Over the next few days, we climb Babia Góra, visit the local skanzen and Orava Castle in Slovakia. We drive through the border once more to visit the Devil Church. It has recently been remodeled. There is no trace of the malevolent image on the floor. Łukasz chats with the priest in Slovak. “It was really here,” he tells us, eyes aglow.

On the drive back, the conversation turns again to ethnicity and identity. The entire family speaks Polish, Slovak, and the Orawa dialect. What do they consider themselves?

Maria is preparing dinner when we return home. Łukasz asks her, “Do you think we are Polish or Slovak?”

She looks up from the large pot that she is stirring and stares off for a couple of seconds. A firm nod punctuates her reply.

“We’re Polish,” Łukasz says.

On Sunday, Penelope and I attend church with the family. Babushky stake their claim in the front rows. Children sit cross-legged on the floor. They laugh and fidget. The young priest conducts the service in a listless voice, stifling deep yawns behind a chubby hand. During Communion, everyone moves towards him in one large swarm.

In the afternoon, Penelope and I say our goodbyes and board the minibus for Krakow. Ignac and Maria kiss us and wipe away tears. “We want you to come back soon,” Łukasz says. “Come back and bring your husband.”

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July 2008

Where my great-grandfather’s house stood, there is now an empty space. “It was a danger,” Łukasz explains. “It was time.”

Much has changed in one year. Michał has given up beer for his First Communion. Rexo passed away. A new puppy, also named Rexo, has taken his place next to the barn. There is a new priest at the church. The line for Communion is as rigid as his expression. The giggling and fidgeting resumes when his eyes are averted. His eyes blaze. Taming these savages is futile.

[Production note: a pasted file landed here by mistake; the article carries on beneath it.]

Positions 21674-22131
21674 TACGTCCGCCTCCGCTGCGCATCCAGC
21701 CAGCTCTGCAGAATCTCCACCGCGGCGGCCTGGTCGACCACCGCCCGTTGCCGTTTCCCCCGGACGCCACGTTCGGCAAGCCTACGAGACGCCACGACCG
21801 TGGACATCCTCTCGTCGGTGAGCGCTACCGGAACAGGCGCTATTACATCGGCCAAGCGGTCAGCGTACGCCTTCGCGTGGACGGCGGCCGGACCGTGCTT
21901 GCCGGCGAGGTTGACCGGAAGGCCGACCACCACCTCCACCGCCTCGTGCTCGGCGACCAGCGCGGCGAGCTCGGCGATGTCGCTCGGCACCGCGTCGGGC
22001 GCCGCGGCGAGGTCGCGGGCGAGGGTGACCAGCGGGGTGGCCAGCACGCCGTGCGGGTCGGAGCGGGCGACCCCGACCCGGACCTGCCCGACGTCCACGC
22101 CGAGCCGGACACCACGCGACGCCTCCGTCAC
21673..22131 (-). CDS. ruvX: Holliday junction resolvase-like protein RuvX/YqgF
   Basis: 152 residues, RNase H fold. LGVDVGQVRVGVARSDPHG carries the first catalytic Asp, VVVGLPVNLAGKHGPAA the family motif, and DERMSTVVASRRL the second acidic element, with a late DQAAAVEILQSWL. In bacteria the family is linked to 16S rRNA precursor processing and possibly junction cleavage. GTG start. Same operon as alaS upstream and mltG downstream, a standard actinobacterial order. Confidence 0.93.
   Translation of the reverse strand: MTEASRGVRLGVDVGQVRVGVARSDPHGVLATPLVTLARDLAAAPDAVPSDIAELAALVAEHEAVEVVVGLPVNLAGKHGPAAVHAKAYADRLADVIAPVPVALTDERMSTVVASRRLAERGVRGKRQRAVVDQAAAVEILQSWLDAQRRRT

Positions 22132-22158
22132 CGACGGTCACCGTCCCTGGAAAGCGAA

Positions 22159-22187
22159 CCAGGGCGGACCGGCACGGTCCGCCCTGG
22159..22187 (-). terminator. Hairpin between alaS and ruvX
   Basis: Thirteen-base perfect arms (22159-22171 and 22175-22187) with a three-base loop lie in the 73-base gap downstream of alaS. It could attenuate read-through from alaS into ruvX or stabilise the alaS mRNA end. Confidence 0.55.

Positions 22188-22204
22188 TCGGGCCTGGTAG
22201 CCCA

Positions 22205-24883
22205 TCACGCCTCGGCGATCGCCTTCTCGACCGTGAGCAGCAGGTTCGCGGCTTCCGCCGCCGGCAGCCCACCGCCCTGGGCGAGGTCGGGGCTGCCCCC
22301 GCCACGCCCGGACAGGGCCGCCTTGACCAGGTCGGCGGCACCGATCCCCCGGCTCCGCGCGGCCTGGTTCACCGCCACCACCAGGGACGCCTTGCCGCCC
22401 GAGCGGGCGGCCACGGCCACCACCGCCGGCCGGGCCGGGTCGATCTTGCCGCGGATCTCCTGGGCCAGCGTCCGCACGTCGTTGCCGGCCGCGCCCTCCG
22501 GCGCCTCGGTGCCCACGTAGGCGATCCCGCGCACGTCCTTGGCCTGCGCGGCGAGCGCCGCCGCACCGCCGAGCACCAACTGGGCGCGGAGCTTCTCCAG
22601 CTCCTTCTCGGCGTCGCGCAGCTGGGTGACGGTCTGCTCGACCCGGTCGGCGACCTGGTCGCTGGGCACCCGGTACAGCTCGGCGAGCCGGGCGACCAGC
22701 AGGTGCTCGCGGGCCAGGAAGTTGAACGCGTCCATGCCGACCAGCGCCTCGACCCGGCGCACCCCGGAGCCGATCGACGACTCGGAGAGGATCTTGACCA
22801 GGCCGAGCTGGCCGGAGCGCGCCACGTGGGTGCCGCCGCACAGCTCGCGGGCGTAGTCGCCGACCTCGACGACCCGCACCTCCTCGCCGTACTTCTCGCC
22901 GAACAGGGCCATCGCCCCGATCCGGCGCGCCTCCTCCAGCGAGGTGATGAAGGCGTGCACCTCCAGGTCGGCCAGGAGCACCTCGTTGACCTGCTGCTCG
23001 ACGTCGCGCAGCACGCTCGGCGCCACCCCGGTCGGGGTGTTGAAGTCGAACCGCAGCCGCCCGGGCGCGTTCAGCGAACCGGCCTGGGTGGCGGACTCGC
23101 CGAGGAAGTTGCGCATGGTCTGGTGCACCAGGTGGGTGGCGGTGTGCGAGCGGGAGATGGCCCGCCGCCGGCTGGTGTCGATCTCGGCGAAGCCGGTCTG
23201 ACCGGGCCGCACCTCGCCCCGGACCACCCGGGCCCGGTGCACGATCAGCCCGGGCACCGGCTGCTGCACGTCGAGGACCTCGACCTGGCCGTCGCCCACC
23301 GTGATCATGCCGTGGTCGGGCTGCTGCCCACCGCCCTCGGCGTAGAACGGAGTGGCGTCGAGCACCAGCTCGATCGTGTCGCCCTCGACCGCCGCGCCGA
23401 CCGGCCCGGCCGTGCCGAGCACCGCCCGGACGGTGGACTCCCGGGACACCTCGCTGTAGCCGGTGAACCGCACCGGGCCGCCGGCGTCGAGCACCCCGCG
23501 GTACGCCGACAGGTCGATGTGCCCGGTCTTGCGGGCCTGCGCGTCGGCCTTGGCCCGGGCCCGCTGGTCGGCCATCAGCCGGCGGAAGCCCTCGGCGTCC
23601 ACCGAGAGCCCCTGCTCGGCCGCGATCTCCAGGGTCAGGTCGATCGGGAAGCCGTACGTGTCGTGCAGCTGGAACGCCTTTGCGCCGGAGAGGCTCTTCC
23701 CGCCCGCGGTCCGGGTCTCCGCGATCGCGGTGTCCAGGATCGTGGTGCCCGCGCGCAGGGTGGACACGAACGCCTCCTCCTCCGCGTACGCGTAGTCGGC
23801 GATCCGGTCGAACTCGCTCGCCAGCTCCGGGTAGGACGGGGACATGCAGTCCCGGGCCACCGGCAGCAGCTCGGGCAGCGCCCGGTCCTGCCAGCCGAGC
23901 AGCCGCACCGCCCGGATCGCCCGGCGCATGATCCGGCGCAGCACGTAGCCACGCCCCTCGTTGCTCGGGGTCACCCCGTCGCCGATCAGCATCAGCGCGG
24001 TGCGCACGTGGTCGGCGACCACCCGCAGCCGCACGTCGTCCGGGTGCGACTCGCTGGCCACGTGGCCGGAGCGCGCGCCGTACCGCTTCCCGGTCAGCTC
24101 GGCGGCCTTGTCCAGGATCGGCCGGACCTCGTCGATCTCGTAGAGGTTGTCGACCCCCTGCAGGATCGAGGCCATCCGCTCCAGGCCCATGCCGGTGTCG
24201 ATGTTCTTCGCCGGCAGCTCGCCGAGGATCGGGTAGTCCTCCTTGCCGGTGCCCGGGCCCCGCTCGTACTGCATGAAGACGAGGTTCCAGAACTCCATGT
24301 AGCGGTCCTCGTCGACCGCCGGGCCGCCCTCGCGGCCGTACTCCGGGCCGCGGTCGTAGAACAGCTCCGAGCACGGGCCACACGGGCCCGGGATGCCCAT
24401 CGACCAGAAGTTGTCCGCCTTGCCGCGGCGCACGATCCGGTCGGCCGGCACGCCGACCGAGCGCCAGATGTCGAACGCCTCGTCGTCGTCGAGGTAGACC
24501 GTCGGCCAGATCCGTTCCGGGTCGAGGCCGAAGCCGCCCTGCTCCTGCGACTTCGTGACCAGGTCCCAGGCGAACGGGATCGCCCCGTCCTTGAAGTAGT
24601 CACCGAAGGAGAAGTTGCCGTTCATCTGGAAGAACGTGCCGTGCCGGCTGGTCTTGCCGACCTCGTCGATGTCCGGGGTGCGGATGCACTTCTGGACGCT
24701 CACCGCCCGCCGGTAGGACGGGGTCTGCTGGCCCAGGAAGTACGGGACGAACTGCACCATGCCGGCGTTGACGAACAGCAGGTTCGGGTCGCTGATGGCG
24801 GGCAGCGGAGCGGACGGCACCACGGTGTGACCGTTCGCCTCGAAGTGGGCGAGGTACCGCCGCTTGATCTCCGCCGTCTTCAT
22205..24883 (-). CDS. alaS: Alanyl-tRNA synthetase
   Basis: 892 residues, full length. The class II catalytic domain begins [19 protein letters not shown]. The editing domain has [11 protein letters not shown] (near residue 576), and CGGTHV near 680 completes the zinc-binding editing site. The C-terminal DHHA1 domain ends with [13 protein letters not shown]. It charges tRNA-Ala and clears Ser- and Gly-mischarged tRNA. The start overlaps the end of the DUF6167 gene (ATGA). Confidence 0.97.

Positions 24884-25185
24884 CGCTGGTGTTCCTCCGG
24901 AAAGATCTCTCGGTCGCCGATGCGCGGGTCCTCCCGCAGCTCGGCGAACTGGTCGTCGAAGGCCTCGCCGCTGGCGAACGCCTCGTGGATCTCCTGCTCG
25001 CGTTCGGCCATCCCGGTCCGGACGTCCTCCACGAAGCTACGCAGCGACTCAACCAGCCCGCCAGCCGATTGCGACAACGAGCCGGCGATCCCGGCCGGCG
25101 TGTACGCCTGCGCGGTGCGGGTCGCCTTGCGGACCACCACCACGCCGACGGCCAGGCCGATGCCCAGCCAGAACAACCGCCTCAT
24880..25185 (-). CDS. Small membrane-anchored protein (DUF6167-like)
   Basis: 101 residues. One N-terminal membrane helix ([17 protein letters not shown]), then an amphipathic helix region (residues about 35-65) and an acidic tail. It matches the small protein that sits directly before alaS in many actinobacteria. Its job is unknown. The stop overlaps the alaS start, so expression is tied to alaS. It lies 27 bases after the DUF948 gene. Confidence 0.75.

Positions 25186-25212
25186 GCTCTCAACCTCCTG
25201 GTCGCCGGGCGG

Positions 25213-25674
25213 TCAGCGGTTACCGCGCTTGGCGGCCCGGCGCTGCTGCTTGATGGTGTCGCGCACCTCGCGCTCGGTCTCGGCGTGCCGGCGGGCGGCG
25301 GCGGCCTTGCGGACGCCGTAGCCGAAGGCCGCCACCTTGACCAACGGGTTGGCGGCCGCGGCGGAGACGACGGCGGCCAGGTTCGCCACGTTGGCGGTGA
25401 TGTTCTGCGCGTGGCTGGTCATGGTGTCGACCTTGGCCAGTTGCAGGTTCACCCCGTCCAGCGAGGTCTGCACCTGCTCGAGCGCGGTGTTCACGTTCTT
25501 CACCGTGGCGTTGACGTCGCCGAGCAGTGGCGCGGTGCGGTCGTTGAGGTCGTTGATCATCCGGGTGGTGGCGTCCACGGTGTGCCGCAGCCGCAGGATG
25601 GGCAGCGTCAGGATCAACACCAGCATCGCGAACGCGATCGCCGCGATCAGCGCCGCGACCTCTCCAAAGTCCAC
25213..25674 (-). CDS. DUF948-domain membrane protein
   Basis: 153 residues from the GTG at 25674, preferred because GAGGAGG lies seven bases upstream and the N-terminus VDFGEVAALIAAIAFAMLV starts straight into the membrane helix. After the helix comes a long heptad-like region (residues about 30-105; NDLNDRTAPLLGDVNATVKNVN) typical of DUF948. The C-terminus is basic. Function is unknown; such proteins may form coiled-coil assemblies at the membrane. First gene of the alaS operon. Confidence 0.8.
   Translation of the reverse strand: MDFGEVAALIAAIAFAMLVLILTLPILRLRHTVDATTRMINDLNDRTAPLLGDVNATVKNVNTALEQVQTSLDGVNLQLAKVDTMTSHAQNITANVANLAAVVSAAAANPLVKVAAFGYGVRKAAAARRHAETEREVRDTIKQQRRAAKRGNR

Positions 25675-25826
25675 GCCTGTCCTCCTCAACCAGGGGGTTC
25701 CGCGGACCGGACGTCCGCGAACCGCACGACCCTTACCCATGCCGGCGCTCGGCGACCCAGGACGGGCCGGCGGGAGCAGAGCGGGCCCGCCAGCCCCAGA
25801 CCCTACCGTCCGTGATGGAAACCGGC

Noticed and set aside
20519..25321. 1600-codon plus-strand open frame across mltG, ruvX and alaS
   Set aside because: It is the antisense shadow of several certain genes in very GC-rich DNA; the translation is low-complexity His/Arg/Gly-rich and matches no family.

I have lived in Poland for one year. The things I’ve learned: you must count your change. Every single time. Defend your place in line, sometimes to the point of causing a scene. People who work in the shops mock foreigners who try to speak Polish. When I told my Polish acquaintances that I feel a deep connection to this country, their faces would tighten or they’d snort. So I really don’t, anymore. My sentiments are shared by others who moved here to get in touch with their roots. Crestfallen, we discuss our unfulfilled expectations amongst ourselves. We are not special. At all. We are ridiculous.

I don’t speak of this to Łukasz. Instead, I tell him how well I, and especially my husband, have adapted. How happy we both are to live in Poland. Because, in spite of the disappointments, we are.

I have also learned that once trust is earned, you can truly depend on your Polish friends. Need to go to the hospital at three in the morning during a subzero blizzard? They will be there. People who are too friendly right away are seen as fake, unreliable. Not to be trusted. North Americans, especially, are superficial. How can you call someone a friend if you just chatted with them for a while at a party or communicated a few times on the internet? A Polish friend will tell you if your new haircut looks terrible or if the cupcakes you baked taste like crap. And they expect the same blunt, but caring honesty from you.

Łukasz, my husband, and I walk to the top of the hill and over the border. Poland and Slovakia are now in the Schengen Zone. No more checkpoints to cross. We get to the edge of the Slovak village and then turn back. Storm clouds drape themselves around Babia Gora’s broad shoulders. The air thickens. Sounds recede.

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I am not Polish. Or Slovak. Or anything else other than American. I have some Polish and Slovak roots, along with several other ethnicities, and I grew up in a Polish-American enclave. I now understand the significance of the hyphen. The effect of stories and traditions brought along with the steamer trunk. Things more precious than any earthly possession. Over the years, the tangible things disappear. Traditions evolve into something unique to the new land. Memories of adversity are taken to the grave. The Old Country becomes a mythic realm.

I flop down on the hillside and stare up through the wildflowers. Łukasz and my husband laugh and shake their heads. Bliss washes over me. Not a euphoric high, but a complete absence of anxiety. My whole being feels at home in this place. No matter what I am not.

All of Ignac and Maria’s children join us for our last dinner together. We crowd around the long wooden table. Maria sets down plates of grilled kielbasa, pickled wild mushrooms, thick bread, and butter made from their cows. We communicate in Polish and English. My errors and bad pronunciation are welcome here. After a few shots of vodka, a babushka scarf materializes. It makes the rounds from Maria to Anita to Łukasz. Maria ties it around my head. I am crowned: Babushka Julka.